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What Would You Do If…
By Jasmyne A. Cannick (Columnist)
Published May 1, 2008

One day you got a call from your 87-year-old Grandma, a grandma who is the least political person you know, who is a Jehovah’s Witness, and is just about—no make that, THE nicest and sweetest person that you know who doesn’t get too upset about anything and she said to you that she was worried because they had opened up a group home to house paroled sex offenders in her neighborhood?

You’d get up off you butt and find out what the hell is going on. Well, at least that’s what I did. I figure that if I can involve myself in other causes and issues, I sure can get involved when an issue pops up in the neighborhood that I grew up in and still have family living in and that’s just what I did.

Turns out that it’s true, they did open one of these such group homes in my grandma’s neighborhood, unbeknownst to the rest of the block, which is full of mostly seniors and families raising children.

It also turns out that up until a week ago, there were six paroled sex offenders living in this one house, which I might add is in a cul-de-sac where the neighborhood kids play. When the Neighborhood Watch started making inquiries, the Sheriff’s Department moved two of them and so there are four.

And for the record, this isn’t illegal. The neighborhood in question is more than 2000 feet away from a school or park.

In California, “Jessica’s law” prohibits registered sex offenders from residing within 2000 feet of a school or park.” It requires parolees to wear a GPS tracking device as well. In addition, since January 1, 1999 multiple paroled registered sex offenders cannot live in the same dwelling unless they are related to each other.

Now I have mixed feelings on the issue of where to house paroled sex offenders.   I do believe in their right to come out of prison and to start a new life.

However, I take serious issue with our parole system. When my Grandma’s neighborhood watch contacted the Compton Sheriff’s Department to ask why they hadn’t been notified of the group home, they were told that they notify the public by updating the Megan’s Law website and their database which can be accessed the public library.

Let me ask you, how many senior’s do you know that are online? That still drive? My point exactly.

And why should we as residents have to remember to check a website that tells you that not even all of the paroled sex offenders are listed on it anyway?

When they want to shoot a movie in our neighborhoods, we get notified. When they want to repaint the numbers on the curb in front of the house we get notified? Well, residents should also get notified if there’s about a group home of paroled sex offenders opening up on their block as well, if for no other reason that to make sure to keep their children away from near said house.

The other problem I have is with the law itself. There are very few places in Los Angeles County for paroled sex offenders to live that are 2000 feet from a park or a school. My Grandma’s neighborhood happens to be just one of those neighborhoods in the unincorporated area of Los Angeles County. For those from Los Angeles, it’s what is often referred to as the “Twilight Zone.” Between Alondra and Redondo Beach Boulevards and Main and San Pedro Streets.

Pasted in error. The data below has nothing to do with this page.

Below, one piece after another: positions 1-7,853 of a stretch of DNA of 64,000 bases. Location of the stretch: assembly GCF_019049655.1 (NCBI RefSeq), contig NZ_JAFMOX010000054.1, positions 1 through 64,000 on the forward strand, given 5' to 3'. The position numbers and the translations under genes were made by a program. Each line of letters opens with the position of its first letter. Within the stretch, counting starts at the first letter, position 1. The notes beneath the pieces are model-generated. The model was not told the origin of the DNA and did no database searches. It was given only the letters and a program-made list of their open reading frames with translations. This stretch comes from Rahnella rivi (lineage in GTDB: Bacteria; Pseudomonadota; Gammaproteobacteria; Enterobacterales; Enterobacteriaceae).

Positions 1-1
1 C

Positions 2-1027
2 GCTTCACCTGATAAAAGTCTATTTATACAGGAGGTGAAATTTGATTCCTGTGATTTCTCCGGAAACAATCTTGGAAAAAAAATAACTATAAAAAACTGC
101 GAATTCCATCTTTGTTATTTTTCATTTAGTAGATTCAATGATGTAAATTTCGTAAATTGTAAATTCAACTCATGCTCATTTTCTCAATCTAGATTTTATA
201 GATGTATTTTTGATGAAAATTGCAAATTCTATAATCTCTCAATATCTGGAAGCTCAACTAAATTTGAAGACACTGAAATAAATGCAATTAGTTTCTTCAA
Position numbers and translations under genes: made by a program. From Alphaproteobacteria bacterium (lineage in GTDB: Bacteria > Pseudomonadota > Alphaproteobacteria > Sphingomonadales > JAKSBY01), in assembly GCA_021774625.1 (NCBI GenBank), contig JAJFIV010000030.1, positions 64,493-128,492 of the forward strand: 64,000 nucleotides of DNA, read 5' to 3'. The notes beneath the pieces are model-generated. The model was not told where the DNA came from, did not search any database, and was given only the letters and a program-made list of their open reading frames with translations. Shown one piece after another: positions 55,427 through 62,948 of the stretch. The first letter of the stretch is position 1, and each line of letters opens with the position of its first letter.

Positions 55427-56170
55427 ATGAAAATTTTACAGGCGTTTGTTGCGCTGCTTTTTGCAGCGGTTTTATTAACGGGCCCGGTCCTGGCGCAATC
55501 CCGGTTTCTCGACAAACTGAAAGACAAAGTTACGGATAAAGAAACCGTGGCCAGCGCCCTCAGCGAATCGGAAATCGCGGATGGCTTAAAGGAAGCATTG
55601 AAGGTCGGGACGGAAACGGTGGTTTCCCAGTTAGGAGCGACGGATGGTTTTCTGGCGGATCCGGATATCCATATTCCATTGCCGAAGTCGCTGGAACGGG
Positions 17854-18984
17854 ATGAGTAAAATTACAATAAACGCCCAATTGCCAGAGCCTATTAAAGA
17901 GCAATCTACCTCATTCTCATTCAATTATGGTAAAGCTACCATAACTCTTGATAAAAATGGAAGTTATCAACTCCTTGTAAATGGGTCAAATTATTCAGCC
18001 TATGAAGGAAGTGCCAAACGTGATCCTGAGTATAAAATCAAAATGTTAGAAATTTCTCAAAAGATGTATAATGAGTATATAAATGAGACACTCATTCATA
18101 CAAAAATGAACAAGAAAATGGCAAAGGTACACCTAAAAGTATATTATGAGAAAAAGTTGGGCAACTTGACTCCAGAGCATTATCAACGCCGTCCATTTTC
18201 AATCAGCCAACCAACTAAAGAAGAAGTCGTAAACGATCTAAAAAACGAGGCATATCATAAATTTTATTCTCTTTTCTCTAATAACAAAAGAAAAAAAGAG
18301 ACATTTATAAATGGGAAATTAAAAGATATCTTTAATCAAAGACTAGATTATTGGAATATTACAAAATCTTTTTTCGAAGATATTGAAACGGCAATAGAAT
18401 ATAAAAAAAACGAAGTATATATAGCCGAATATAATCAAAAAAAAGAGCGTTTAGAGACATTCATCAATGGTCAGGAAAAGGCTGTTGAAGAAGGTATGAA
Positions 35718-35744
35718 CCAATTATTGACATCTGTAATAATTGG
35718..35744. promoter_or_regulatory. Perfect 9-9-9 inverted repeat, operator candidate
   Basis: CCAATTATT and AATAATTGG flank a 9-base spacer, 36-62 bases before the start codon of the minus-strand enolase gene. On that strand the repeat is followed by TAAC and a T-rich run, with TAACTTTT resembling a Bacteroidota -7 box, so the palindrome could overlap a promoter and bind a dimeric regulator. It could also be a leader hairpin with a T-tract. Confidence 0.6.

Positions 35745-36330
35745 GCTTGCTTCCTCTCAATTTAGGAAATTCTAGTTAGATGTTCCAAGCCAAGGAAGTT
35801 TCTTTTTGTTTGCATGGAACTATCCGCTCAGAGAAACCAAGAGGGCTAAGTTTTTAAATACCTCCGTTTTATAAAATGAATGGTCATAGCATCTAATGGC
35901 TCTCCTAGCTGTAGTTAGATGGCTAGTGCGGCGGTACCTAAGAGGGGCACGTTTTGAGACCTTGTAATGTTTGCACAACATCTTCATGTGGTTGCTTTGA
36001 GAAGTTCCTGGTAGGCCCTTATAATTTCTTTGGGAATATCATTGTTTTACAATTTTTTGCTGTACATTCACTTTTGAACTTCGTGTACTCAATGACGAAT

We, the constituents fight for these laws, but I don’t think that we think it all the way through. At some point, they are going to be released after they serve their time. When they are paroled, by law they, are returned to the county that they are from. There’s no escaping that.

I am also keenly aware of the behind the scenes lobbying that the owners of these homes do with our state lawmakers. I’ve witnessed it myself. Also, keep in mind that owners of these homes do have to apply for a license, so they are working through the political system. All I’m going to say is that these homes are becoming a booming business in the county of Los Angeles.

So you see the system is flawed from all angles.

And while I hate to throw out the problems without a solution, unfortunately on this one, I don’t even have a suggestion, other than I feel that residents in the immediate surrounding area should be notified about these types of homes opening up. That I am clear about.

Like I said, I have mixed feelings on the issue. I don’t have a soft spot for child molesters, pedophiles, and rapists. No one wants R. “Pissy” Kelly to get the book thrown at him during his trial next month more than I do, lol.

But I do believe in one’s right to pay their debt to society and after doing so, rejoin society as productive members, even R. Pissy.

However, we cannot go around allowing these homes to open up in our neighborhoods, which let’s be honest, tend to be Black and brown neighborhoods, without giving the residents adequate and appropriate notice (i.e. a letter in the mail) and say in matter.

As for the protest, I was very inspired to see so much of the neighborhood come out in the 90-degree weather to protest. Black, brown, young, and old, walking side by side to keep their neighborhood safe for everyone.

I like what the block watch president Sharon Cruse said during her rally speech. She stressed the we wanted to keep our neighborhood safe, and stressed the word neighbor, cause in her words “this wasn’t the hood.” Right on!

I think I made my Grandma proud this past weekend, at least I hope so.

Jasmyne Cannick is a critic and commentator based in Los Angeles who writes about the worlds of pop culture, race, class, sexuality, and politics as it relates to the African-American community. A regular contributor to NPR’s ‘News and Notes,’ she was chosen as one Essence Magazine’s 25 Women Shaping the World. She can be reached at or

Categories: Unapologetically Young, Black, and Female

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